The juicy spot of being an aviation hub of the West Africa sub-region by Nigeria has been lost to Ghana following the harsh economic environment and unfriendly policies of government agencies. Apart from the prestige of being the hub, the economic gains are so enormous that losing it spells doom for the country’s investment opportunities, tourism and associated benefits of employment in many sectors.
With several international airlines preferring to make Ghana their hub, it will take many years of sustained seriousness to win them back.
Here are some of the reasons Nigeria lost its hub spot:
- Uncertain economic environment with unstable policies, especially concerning repatriation of forex by airlines.
With constantly changing policies and regulations, it is difficult to plan, even in the short term. And with the exchange rate unstable, business decisions are difficult to take. Add this scenario to the inability of airlines to repatriate their income to their base, and it is clear why doing business here is unsustainable.
- Scarcity, high prices and unavailability of aviation fuel.
With aviation fuel recording 40 percent cost of running airlines, its affordability and availability are crucial. And here, you cannot predict if the commodity will be available and at what price.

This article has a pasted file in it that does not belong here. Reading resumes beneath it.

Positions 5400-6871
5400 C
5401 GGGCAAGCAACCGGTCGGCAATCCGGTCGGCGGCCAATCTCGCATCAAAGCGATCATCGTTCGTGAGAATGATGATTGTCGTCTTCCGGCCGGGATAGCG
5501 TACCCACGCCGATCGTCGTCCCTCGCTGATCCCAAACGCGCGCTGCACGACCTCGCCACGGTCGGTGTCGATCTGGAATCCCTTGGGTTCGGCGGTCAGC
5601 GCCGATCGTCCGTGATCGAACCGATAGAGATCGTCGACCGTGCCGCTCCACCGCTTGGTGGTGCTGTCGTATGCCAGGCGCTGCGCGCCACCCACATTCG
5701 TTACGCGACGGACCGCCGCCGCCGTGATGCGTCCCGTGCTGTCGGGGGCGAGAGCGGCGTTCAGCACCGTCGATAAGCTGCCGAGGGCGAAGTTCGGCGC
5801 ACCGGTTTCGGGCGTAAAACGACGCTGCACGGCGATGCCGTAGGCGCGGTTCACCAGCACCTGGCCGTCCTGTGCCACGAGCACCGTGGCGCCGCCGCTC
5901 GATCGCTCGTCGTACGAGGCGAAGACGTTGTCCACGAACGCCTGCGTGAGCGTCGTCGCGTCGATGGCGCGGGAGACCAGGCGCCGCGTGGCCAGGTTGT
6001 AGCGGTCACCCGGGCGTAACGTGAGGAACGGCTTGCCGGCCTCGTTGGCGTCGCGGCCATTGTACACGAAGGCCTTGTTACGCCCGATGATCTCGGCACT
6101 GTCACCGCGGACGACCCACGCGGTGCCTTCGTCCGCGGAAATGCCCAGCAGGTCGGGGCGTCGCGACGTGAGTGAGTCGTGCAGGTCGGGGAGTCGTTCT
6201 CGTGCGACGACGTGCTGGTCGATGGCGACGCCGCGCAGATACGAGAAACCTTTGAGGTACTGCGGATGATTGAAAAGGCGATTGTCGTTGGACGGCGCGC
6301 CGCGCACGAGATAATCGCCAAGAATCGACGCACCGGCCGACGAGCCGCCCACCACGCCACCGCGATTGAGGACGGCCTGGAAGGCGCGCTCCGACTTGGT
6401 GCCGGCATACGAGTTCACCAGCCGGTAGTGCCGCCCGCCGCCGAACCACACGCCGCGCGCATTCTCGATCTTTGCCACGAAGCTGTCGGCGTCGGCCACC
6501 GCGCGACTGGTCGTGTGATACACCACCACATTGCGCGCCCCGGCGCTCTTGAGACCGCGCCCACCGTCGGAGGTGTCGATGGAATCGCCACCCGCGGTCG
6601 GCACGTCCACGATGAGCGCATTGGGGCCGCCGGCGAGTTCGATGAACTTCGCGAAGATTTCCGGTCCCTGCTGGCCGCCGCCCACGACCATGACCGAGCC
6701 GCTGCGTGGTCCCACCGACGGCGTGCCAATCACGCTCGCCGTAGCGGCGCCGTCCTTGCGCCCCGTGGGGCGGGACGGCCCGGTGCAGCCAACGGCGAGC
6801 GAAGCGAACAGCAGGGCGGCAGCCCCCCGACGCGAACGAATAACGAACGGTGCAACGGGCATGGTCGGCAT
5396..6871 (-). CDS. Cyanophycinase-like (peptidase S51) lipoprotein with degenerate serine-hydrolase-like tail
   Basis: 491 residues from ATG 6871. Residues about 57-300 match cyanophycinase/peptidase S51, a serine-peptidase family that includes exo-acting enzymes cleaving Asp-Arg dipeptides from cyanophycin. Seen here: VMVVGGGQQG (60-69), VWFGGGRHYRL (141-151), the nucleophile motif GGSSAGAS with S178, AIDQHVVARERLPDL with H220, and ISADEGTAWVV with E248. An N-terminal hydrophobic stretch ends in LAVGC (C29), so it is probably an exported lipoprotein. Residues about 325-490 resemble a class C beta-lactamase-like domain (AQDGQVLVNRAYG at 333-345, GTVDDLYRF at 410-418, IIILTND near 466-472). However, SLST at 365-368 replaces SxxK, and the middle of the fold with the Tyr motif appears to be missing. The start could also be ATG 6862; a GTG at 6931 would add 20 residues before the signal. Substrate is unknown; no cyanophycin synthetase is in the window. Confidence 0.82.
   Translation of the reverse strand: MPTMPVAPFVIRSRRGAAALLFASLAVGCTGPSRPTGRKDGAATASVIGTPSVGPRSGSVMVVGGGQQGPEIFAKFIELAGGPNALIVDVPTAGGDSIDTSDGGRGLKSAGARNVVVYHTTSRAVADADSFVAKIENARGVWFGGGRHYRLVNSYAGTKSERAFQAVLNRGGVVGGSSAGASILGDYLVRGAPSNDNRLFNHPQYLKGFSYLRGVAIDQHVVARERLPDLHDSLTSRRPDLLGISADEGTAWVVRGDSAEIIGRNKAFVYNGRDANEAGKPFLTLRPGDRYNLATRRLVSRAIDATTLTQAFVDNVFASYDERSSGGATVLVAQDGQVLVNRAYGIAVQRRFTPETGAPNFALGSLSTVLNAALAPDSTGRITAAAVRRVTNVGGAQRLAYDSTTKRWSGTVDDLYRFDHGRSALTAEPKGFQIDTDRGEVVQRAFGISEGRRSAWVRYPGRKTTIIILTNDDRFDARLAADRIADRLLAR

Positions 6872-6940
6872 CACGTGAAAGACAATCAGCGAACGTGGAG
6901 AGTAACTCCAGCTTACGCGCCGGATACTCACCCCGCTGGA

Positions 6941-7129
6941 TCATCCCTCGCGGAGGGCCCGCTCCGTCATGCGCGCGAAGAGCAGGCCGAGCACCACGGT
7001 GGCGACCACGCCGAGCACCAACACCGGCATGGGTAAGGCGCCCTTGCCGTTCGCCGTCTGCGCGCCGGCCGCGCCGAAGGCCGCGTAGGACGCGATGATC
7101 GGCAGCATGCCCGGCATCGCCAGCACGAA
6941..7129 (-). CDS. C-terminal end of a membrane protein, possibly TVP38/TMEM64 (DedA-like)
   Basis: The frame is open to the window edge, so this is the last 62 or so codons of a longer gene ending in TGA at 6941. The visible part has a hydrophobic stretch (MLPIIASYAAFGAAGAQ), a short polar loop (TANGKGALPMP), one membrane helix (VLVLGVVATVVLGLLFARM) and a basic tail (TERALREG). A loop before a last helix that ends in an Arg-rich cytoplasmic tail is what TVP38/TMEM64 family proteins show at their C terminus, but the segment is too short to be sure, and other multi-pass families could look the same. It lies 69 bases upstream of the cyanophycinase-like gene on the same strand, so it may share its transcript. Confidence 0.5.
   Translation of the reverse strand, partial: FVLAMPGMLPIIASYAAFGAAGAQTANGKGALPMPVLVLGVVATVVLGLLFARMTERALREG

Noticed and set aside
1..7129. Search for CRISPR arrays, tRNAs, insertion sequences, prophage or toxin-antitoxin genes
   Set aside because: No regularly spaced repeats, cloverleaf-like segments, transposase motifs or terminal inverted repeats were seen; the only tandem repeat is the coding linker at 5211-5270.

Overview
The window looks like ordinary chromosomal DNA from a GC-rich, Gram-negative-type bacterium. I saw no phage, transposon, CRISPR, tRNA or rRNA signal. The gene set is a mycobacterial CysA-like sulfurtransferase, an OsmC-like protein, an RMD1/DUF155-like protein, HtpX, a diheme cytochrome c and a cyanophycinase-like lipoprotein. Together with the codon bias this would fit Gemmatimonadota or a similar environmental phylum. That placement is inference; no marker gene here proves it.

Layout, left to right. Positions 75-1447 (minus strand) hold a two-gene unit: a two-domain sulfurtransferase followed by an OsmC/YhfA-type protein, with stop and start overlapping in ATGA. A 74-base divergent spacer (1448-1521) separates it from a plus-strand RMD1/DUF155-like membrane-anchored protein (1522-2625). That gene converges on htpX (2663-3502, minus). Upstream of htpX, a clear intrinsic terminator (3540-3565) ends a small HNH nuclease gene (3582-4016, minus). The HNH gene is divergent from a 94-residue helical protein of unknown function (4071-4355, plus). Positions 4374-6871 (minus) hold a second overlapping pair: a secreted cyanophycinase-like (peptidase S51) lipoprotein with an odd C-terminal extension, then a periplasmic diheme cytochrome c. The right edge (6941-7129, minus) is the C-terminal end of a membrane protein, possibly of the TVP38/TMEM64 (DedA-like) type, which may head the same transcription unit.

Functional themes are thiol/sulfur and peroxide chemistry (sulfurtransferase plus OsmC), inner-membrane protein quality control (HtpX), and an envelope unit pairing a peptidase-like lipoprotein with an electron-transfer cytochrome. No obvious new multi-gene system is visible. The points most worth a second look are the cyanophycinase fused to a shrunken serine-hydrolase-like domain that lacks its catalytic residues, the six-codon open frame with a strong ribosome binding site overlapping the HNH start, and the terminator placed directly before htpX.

From N120, the price reportedly jumped to N240 per litre. And on many occasions, airlines, with punctuality as a condition for maximizing profit, have lost huge sums to waiting for expensive fuel.
- The state of our airports have diminished our attraction as a destination of choice.
Unkempt and ugly airports with below average facilities have discouraged international travelers, and reduced our attraction as a hub.
From aging airports to abandoned facilities, travel experience is unimpressive.
- Aviation agencies frustrating airlines.
From Nigerian Civil Aviation Authority to Federal Airports Authority of Nigeria and Nigerian Airspace Management Agency, all line frustration on the path of airlines. Corruption and ineptitude combine to frustrate airlines used to plain, clear and straightforward international business practices.
And in the last few months, the effect of losing our top aviation hub to Ghana are so painful. Oil marketing companies who service the international airlines by providing fuel have lost huge sums to their relocation to Ghana.
Hotels around the airports providing accommodation for the crew are also losing out.
So are those running support services such as catering and ground staff.
Airlines are reducing the frequency of their flights to Nigeria and bringing smaller aircraft. And instead, plotting to increase their frequency to Ghana where the government is providing enormous support, from cutting cost of fuel by 20 percent to other incentives.
British Airways reportedly buys fuel from Ghana, and Air France is planning a three weekly flight from Accra in March 2017.